This is the big one. This is the one that convinces most people of any faith to continue to hold on to belief. In LDS Doctrine, this is how you gain the most understanding, you pray and ask for guidance or to know something is true, then you receive a divine answer. The answer is usually in the form of a good feeling, warmth, or comfort. Some people even go as far to say they see visions and hear audible voices telling them something. At some points in my life, I was convinced that my dreams or images that I would imagine when half asleep (usually during nightly prayer) were somehow visions from God, and that they were God trying to tell me something in an abstract way. I spent a lot of time and energy as a teenager and a young adult totally convinced that my dreams were revelation and I would interpret them in a way that would support my indoctrination. This was extremely convincing, and I would feel confident with my personal answers. However, this broke down almost entirely when I made the realization that almost everyone in every other religion would claim something similar and their answers were in direct conflict with LDS doctrine. I would justify this with the claim that their answers and visions must be coming from Satan as a way to lead them away from the real truth, but the more I thought, the more ridiculous the concept became.
Proof That The Book Of Mormon Wasn't Written by Joseph Smith:
During my first year at College, my institute teacher (institute is the college equivalent of seminary school for Mormon kids) presented some "facts" about how the Book of Mormon was translated. The list of facts included how it only took about 60 days and how Joseph Smith didn't have the level of education it would take to make up and write something so complex, and more bullet points like this. This was groundbreaking to me. Why didn't everyone know this??? I even brought a print out of this list with me on my mission. It wasn't until much later in life that I realized this list was completely misleading and the "Facts" included were grossly exaggerated as pointed out even in pro LDS publications and websites.
I didn't know what it was called at the time, but one of my mission companions brought up this concept. It goes something like this:
- If you believe in God and then die and there is no God or Heaven, you've lost nothing and won't even know it. (Positive Outcome)
- If you believe in God and then die and there is a God and a Heaven, you've gained eternal life and exaltation. (Positive Outcome)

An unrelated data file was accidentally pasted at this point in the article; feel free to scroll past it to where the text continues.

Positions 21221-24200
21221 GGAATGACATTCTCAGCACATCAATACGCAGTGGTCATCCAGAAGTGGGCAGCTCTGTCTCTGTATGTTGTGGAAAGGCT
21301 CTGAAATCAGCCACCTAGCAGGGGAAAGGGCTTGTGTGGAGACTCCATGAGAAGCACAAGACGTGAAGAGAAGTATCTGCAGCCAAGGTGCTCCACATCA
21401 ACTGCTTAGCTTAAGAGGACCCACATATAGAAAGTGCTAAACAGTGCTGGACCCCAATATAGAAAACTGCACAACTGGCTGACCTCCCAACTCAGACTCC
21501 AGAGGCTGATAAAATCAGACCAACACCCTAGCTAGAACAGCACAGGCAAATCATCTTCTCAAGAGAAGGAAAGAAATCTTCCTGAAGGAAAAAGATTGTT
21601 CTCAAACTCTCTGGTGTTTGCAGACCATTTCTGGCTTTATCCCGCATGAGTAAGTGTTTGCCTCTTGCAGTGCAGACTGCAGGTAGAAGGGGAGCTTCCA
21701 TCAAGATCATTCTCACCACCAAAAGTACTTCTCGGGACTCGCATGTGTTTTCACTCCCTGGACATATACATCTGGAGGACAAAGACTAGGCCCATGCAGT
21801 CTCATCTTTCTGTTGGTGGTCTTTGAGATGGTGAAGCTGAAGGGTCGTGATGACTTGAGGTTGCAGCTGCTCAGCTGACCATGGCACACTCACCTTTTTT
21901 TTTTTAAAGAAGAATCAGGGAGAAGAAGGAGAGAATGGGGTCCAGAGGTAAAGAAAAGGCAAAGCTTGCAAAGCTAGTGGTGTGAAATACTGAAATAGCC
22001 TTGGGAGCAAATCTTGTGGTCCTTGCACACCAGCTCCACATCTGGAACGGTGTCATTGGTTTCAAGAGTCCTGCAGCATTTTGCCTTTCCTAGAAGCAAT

- If you don't believe in God and then die and there is no God or Heaven, you've lost nothing and won't even know it. (Positive Outcome)
- If you don't believe in God and then die and there is a God and Heaven (and HELL) you've lost everything and will live in eternal torment knowing how horribly you screwed up. (Negative Outcome)
So, the obvious best choice is to just believe in God as that would yield the most beneficial result. This concept was very convincing until I realized, much later in life, that it would change entirely depending on which version of God and which version of the afterlife is involved.
Just Believe, it Doesn't Hurt Anything:
I think this was my last-ditch effort to hold on to some sort of faith and testimony. If I just go through the motions, it doesn't cause me or anyone else any harm. This was fine for a while until I started really caring about my intellectual honesty. It was hurting me. I was feeling dishonest and disingenuous by continuing to teach these things at church and claim that I believed in God. This eventually transformed into being honest with myself but still going through the physical motions of attending church and supporting my wife and kids even though I didn't truly believe inside. I kept my disbelief a secret, thinking I'm not doing anyone any harm by keeping this secret. However, this has proven to be much more difficult than I thought and has caused some major contention and struggles in my relationships.
Ultimately, I realized that my reasons for believing were not justified or reasonable. I would then jump from one reason to another trying to grasp on to the best reason, but they all eventually failed. In the end, I had to just accept that I don't believe.